VyOS 1.2.3 releases: open source network operating system

VyOS

VyOS is forked from the Vyatta community, is a network operating system that provides software-based network routing, firewall, and VPN functionality. VyOS is based on Debian GNU/Linux and is fully open source free. VyOS can run on physical devices and virtual platforms, supporting integration packages for para-virtual drives and virtual platforms.

VyOS

Feature

VLANs:
802.1q and QinQ
Static and dynamic routing:
BGP for IPv4 and IPv6, OSPFv2, RIP, RIPng, policy-based routing, equal cost multi-path
Firewall:
Firewall rulesets for IPv4 and IPv6 traffic you can assign to interfaces, zone-based firewall, address/network/port groups for IPv4 firewalls
Tunnel interfaces:
PPPoE, GRE, IPIP, SIT, static L2TPv3, VXLAN
VPN:
Site-to-site IPsec for IPv4 and IPv6, L2TP/IPsec server, PPTP server, OpenVPN for site-to-site and remote access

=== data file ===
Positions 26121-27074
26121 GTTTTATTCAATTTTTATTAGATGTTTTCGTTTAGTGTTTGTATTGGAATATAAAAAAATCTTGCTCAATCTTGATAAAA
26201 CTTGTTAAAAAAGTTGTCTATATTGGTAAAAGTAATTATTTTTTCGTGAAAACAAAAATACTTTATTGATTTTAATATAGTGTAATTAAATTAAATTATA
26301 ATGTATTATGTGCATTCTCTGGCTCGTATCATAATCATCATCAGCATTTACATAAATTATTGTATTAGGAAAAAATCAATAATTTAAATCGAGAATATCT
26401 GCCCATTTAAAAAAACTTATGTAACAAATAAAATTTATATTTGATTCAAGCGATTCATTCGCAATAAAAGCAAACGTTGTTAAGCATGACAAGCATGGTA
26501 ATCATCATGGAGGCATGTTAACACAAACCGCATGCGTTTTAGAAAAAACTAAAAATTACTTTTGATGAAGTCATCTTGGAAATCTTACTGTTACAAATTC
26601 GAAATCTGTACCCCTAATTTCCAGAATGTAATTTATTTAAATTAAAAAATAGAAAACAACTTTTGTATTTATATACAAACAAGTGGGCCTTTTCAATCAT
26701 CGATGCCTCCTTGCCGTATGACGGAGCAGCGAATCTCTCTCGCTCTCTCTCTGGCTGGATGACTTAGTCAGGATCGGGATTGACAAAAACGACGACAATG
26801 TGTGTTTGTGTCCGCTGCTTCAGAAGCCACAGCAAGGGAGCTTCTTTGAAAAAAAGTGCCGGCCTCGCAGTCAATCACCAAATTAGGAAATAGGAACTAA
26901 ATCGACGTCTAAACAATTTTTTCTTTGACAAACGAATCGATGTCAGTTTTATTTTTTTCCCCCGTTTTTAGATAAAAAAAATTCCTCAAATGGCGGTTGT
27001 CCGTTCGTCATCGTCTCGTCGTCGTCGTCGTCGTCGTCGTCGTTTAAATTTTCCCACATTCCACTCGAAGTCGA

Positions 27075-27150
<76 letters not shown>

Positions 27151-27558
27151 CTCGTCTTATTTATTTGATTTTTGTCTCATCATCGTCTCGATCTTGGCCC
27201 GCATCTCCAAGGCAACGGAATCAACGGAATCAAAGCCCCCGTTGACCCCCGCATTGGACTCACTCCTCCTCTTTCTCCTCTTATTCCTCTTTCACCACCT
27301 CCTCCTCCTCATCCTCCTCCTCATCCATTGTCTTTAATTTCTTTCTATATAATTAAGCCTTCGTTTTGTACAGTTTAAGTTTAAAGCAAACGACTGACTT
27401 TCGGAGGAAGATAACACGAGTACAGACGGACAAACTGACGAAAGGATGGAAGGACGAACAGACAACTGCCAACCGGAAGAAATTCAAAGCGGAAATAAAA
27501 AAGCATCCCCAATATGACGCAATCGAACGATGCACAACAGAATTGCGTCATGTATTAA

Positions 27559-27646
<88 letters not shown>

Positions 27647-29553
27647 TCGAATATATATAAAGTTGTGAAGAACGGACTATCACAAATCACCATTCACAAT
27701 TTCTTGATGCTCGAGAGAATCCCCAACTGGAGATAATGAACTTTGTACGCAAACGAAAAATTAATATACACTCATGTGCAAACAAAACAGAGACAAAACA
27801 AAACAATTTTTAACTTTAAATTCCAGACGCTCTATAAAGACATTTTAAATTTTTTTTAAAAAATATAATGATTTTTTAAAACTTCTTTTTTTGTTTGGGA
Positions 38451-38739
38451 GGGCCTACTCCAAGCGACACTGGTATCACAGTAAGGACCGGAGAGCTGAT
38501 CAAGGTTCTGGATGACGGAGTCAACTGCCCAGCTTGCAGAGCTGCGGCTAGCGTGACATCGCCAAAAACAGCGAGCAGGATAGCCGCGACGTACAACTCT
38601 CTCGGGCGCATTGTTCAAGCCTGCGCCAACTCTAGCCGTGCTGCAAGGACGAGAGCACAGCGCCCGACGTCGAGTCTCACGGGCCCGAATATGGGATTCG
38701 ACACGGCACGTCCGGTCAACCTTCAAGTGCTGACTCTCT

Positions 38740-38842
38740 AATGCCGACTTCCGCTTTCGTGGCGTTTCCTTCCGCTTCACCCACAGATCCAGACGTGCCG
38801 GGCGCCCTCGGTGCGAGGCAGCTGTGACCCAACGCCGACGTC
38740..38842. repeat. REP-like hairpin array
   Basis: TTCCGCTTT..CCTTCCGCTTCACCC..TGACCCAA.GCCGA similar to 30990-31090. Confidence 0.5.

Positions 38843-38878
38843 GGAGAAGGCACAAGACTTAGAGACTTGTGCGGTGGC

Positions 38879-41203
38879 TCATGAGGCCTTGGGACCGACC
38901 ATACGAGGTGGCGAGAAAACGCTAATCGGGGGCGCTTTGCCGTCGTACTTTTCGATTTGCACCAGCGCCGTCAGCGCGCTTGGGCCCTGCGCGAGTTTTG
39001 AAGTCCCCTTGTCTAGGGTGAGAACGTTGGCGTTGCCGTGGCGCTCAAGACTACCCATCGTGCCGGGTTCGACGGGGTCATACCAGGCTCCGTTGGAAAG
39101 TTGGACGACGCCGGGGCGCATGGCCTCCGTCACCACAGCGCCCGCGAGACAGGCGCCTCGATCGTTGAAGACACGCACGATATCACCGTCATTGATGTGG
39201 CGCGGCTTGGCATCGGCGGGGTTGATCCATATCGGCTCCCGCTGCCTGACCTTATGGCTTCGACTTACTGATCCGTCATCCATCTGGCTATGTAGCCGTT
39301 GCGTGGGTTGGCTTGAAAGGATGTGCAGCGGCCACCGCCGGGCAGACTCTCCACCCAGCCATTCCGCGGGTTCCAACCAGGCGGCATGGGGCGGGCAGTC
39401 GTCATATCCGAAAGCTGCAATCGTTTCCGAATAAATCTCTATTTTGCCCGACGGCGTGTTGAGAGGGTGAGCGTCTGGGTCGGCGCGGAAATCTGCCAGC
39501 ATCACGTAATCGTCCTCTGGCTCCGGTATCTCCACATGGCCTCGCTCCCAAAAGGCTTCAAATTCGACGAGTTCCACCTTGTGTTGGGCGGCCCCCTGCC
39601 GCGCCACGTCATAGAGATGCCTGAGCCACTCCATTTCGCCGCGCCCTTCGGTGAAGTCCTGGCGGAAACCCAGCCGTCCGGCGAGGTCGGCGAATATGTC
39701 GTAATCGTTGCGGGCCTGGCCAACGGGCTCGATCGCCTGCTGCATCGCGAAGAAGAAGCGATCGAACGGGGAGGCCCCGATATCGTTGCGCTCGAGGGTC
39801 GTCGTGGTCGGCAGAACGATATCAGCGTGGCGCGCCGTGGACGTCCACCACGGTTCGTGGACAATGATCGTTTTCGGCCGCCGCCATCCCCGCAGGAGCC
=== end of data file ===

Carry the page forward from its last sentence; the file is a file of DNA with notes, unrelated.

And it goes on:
NAT:
Source NAT, port forwards, one to one, one to many, and many to many translations
DHCP:
DHCP and DHCPv6 server and relay
Redundancy:
VRRP, connection table synchronization
Flow accounting:
NetFlow and sFlow
Proxy:
Web proxy and URL filtering
Shaping:
QoS policies (drop tail, fair queue, and others), traffic redirection.

Changelog v1.2.3

One of the biggest changes is the new approach to updating /etc/resolv.conf and /etc/hosts. The difficult part is that they are updated by multiple processes: scripts from “set system host-name”, “set system name-server”, “set system static-host-mapping”, and DHCP scripts for every interface.¬† The original solution was to attach comments to entries so that different scripts can find and update entries they own, but since they can and often do run at the same time (e.g. when you set interface address to “dhcp” and commit), it was still prone to race conditions. In 1.2.2, we’ve introduced locking to avoid it, but unfortunately it created a possibility of a deadlock.

Since 1.2.3, that configuration is managed by a single process (vyos-hostsd) that uses a message queue to avoid both races and locking, remembers where different entries came from, and provides an interface for scripts to add and remove entries. It’s been working fine for us, but we are especially interested in feedback from people using DHCP client so that we can be sure we haven’t missed anything.

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